13 Jun Choose Excellence or Choose to Lose
Watching the beautiful moon fly across our sky is a reminder of the vastness of the universe. It is also a reminder of a time when Americans first visited. President Kennedy had set lunar exploration as a national goal and it quickly became the public measure of whether America or the Soviet Union had a better vision of leading mankind. JFK said he chose “… to go to the moon … not because it is easy, but because it is hard” and because he knew that the then-outlandish goal would focus minds and effort on achieving excellence. The choice of exploration was the key to accomplishing excellence as a nation and as individuals.
At first glance, odds are you assumed this picture is of one of the American robots that has been exploring the planet Mars. It has gone on for a few years and most people no longer pay those projects much attention. You might also assume that because you probably overlooked the small red flag on the robot. It is the flag of China. China has an aggressive manned space program, and robots are a big part of it. Hundreds of millions of Chinese watched as a new generation brought them live pictures of a real robot working on the moon. It is working now! In a land where grandparents lived in huts and cooked with straw, they are creating amazing technological excellence and revolutionizing personal expectations.
My old friend Dr. Wendell Mendell has worked at Johnson Space Center since the heady Apollo days. He is probably the world’s leading expert on lunar colonies. He designed them and updated plans as technology was developed because the assumption was NASA and the U.S. would be returning to the moon. The intrinsic value of lunar resources combined with the power of exploration to drive achievable excellence left no doubt for the need. That was the belief for decades. Mendell has just retired. There is but one scientist left at Johnson Space Center from the Apollo era and he will quit later this year. There is no reason to stay. There is no plan to return to the moon. It is being ceded to explorers from China and Russia. It is said that maybe the U.S. will try to land on an asteroid someday. Man will begin living on the moon in this decade, but Americans will be paying passengers, not leaders.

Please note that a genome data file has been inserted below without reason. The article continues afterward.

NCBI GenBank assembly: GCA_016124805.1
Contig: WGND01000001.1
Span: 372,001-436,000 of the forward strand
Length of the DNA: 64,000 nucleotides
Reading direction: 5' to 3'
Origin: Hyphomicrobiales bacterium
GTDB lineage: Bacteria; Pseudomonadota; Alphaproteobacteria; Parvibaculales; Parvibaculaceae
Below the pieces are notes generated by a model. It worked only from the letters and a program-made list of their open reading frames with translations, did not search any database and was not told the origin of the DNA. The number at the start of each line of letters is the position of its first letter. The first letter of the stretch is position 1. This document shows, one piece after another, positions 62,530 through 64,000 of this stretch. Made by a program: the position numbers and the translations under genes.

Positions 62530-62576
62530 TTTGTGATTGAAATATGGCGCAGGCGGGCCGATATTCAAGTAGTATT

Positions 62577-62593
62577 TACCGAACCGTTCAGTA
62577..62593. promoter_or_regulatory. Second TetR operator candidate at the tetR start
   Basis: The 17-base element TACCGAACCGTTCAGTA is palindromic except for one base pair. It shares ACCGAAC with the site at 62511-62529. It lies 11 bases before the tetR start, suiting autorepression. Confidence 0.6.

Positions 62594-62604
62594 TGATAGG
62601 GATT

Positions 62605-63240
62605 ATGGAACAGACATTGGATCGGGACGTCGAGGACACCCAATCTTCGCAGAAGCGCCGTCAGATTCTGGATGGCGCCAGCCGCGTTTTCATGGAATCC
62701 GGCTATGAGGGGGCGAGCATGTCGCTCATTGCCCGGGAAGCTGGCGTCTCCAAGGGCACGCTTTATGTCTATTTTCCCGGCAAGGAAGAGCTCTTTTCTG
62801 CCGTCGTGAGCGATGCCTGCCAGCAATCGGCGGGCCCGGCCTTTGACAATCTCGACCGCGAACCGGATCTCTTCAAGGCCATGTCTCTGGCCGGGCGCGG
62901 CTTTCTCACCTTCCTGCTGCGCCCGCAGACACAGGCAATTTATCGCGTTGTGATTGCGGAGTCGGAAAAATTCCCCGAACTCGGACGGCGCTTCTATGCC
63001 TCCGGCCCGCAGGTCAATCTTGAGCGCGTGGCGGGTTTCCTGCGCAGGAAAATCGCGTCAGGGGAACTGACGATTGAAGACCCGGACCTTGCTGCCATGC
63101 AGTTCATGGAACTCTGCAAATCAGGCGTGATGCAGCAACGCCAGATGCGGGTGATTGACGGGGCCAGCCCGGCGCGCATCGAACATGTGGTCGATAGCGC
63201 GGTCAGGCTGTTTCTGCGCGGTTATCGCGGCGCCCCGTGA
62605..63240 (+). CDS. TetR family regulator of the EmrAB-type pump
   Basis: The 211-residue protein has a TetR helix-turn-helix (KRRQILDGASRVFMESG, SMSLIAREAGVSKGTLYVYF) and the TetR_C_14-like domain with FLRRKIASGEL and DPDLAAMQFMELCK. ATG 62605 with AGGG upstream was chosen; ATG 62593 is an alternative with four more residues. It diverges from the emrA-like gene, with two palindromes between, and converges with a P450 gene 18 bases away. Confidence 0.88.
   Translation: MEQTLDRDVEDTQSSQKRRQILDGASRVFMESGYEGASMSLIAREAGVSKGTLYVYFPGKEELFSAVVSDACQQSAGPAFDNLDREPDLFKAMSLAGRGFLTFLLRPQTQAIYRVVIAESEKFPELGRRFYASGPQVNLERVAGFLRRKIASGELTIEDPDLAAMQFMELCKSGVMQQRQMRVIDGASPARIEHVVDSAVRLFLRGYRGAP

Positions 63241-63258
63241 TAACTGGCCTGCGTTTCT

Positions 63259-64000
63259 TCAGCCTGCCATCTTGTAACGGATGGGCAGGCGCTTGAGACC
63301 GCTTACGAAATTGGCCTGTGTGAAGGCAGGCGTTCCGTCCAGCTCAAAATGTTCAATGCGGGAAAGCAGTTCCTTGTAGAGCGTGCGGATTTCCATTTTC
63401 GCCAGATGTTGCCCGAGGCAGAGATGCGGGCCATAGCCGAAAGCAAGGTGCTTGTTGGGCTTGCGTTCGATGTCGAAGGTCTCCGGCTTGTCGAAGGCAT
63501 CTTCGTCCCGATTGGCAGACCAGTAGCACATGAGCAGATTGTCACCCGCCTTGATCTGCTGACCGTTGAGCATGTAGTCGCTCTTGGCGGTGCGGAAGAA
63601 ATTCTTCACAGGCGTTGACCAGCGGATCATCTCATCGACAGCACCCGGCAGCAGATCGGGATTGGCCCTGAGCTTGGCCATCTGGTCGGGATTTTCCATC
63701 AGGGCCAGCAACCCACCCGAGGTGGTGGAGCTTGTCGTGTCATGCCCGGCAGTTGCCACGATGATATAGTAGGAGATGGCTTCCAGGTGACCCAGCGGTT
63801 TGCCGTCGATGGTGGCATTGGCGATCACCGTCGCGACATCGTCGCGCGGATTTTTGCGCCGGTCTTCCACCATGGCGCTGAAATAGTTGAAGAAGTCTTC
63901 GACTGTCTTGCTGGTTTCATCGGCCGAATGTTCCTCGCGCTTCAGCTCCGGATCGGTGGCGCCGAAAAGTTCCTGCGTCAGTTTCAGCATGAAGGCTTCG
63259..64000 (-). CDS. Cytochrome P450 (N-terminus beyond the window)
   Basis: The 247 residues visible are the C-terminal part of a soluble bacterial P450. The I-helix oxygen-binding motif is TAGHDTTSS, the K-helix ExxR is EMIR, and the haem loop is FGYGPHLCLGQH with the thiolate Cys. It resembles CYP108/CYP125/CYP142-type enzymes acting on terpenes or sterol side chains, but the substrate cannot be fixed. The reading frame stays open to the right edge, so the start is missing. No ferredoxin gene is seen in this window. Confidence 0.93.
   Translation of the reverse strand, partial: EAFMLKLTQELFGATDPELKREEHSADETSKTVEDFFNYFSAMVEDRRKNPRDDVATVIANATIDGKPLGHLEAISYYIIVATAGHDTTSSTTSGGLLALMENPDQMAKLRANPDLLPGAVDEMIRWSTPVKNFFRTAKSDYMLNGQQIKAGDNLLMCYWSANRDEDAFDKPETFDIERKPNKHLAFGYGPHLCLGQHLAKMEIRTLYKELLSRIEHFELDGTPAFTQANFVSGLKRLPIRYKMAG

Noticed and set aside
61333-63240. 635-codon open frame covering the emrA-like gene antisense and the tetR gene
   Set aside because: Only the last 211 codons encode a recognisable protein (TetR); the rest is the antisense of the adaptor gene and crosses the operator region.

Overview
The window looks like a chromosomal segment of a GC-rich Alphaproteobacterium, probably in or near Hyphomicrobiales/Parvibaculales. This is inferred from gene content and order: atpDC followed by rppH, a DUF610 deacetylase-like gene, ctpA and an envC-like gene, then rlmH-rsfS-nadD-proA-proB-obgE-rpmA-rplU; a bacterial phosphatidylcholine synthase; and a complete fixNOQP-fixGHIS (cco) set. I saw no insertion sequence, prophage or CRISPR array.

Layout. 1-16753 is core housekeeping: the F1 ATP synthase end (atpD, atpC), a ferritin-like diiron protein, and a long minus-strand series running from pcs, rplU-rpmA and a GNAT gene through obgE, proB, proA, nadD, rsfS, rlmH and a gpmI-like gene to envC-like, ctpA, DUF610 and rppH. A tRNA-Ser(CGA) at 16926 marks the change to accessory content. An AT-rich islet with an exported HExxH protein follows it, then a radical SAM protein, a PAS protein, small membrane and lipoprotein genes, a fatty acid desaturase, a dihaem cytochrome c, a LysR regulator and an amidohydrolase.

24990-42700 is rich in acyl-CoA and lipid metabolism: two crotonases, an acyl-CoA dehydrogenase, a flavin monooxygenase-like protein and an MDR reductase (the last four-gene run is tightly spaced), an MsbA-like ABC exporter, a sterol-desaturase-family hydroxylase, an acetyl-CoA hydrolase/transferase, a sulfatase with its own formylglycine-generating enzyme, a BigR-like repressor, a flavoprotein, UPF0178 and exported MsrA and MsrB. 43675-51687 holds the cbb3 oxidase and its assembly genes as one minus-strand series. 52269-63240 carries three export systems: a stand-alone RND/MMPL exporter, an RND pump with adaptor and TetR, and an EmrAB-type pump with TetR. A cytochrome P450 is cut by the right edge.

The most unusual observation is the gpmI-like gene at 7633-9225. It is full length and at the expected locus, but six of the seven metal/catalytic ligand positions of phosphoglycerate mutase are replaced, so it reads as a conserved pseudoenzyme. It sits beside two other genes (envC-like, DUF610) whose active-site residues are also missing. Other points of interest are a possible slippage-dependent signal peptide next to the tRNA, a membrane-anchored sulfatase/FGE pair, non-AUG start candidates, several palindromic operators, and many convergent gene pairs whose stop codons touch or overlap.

General Daniel Graham is one of America’s greatest unknown heroes. He did more to end the Cold War than perhaps anyone else. Graham was assigned to the CIA. They created an organization to “lobby” the U.S. government to create a Strategic Defense Initiative, dubbed Star Wars, but his real audience was in the Soviet Union. The U.S. and Soviet governments had been in a cold war for decades. It prevented a hot war, one involving bombs and troops and tanks through a concept called MAD – Mutual Assured Destruction. MAD assumed that an attack by one side would create retaliation by the other and everyone would die by the power of nuclear weapons. Graham and SDI argued for creating a system that would allow Americans to shoot down incoming Soviet missiles. That would mean the end of the mutual part of MAD and the balance of power.
Long story short, the U.S. could not accomplish it with then-existing technology. But Soviet leaders knew the power of exploration to drive excellence. America had beaten them to the moon. They did not know if the U.S. could create SDI at the moment, but had no doubt it could happen in the long run. And, they knew they could not afford to keep up because a Communist economic system simply cannot compete with the value created by western economies. This high-stakes game of bluff ended when Mikhail Gorbachev tore down the wall in Berlin, the Soviet system collapsed and we worked at becoming friends.
The need to explore and to achieve excellence because our efforts are focused by that exploration is the basis of great countries. It is the basis of great people. President Kennedy said, “Our obligation to ourselves as well as others all require us to make this effort.” Others are. Will you? That would be excellent.